Question: I am about 9 weeks pregnant and have been experiencing light bleeding on and off along with abdominal pain. What is the problem? G.
Answer: Those are classic symptoms of a threatened miscarriage. It is not possible for anybody to tell you why that is happening. It is important that you bring this to the the attention of your doctor promptly for an ultrasound scan to be performed to establish exactly what is happening.
Question: I have had 4 miscarriages and the last one i was prescribed for ascard
75mg but still i had bleeding. I have been prescribed for the same in the subsequent
pregnancy. Is this safe? and if so how long can i use it? Does it prevent miscarriage?
Answer: I am sorry to hear of your quite distressing experience with your quest for a baby. The drug you have been prescribed (Ascard) is actually Aspirin. This is, indeed, employed in a bid to minimise risk of miscarriage at that dose of 75mg daily in some cases of recurrent miscarriage. This low-dose aspirin will be expected to be beneficial in those cases caused by Thrombophilia syndrome. I take it your doctors have confirmed or are at least strongly suspecting that this is what you have. If that is the case, then the strategy is correct and you may be successful next time around. It is, however, accepted that in some cases of Thrombophilia syndrome, Aspirin on its own may be insufficient and chances of a successful pregnancy might be significantly improved by adding a low-molecular weight heparin such as Enoxaparin (Clexane) or Dalteparin (Fragmin). Administration is by injection only and these have to be given daily throughout the course of pregnancy. This can be a very expensive form of treatment so it is important to be sure it is the correct thing to do. If you are sticking with Aspirin, make sure you don’t start this too early (you have to be at least 5 weeks) and you should stop taking it at around 36 weeks. Best wishes for the future.
Question: Helloo, I’m pregnant now one and half months, I m not addictive from heroine, but I use it sometimes, not regularly. How can it affect my baby? B. (UK)
Answer: I will be frank with you. You are making a big mistake. There is no such thing as a casual use of these drugs. Presumably you are injecting the heroin. I don’t need to tell you about the risks associated with this method of administration. You can dismiss this by saying you are taking all the appropriate precautions but that is a fallacy. Also, you should be aware that, by virtue of being illegal, purity cannot be guaranteed. When not pregnant, it is your life. Pregnant means you have to be responsible for another human being so my plea is that stay away from the heroin. You have said yourself that you are not addicted so you are using it as a matter of choice and not because of dependence.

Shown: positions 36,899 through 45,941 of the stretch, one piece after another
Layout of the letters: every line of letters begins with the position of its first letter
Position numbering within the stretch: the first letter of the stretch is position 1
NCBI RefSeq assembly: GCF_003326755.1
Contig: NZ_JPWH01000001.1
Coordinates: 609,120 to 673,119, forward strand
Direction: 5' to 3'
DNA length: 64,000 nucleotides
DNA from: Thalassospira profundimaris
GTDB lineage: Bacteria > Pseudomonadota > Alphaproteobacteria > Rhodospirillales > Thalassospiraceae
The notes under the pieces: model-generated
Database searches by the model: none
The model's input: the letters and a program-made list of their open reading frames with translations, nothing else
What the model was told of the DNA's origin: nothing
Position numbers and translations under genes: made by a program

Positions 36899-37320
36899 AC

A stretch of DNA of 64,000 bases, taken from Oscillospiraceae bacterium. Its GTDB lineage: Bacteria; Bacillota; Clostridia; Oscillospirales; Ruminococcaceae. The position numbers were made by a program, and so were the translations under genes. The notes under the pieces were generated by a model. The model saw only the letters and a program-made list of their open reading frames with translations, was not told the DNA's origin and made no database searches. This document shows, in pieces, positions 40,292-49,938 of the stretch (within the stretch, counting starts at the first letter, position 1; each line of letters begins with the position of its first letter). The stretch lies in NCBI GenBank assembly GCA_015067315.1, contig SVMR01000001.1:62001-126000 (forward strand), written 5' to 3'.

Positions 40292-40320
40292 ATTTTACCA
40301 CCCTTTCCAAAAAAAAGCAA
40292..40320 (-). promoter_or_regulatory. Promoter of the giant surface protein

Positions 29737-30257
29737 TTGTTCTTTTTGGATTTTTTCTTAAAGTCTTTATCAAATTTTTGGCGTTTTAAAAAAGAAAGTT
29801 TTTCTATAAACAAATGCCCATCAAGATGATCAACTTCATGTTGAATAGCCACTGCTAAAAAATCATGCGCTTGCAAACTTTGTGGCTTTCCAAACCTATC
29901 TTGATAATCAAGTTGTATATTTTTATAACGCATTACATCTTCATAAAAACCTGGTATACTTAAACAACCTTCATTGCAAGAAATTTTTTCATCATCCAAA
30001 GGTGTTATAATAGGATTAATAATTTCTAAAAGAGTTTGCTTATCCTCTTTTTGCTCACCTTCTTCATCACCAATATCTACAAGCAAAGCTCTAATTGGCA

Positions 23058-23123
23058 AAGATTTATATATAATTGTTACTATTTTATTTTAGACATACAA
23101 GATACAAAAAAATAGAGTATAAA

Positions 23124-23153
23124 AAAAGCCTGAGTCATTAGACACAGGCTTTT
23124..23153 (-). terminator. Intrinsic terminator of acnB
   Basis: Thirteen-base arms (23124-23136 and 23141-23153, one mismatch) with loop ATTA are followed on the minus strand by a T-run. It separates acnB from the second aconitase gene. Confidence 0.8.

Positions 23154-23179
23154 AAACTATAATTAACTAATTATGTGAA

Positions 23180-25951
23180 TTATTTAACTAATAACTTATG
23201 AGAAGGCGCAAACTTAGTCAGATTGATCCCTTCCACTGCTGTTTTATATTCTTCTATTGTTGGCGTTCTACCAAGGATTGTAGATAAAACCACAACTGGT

Answer: Alpha thalassaemia is nothing to do with sickle cell disease. These are two distinct conditions with completely different issues to contend with during pregnancy, both for the mother and the baby in the womb. Since your concern is about alpha thalassaemia, I will direct you to the appropriate section with the information you need. Just click here:
Question: I am 8 weeks pregnant and bleeding heavily with clots since the past 3 days... I had a vaginal scan this morning... The doctor said that baby is fine & has a heart beat..
Also said the bleeding could be due to a heart shaped uterus that I have, since the baby is implanted on one side the other side is acting like a normal uterus & shedding its lining as in periods....
I am very worried about my situation & don’t know if this is normal during pregnancy..??? Will the bleeding continue and what are the chances that I will have a normal pregnancy? J. (UK)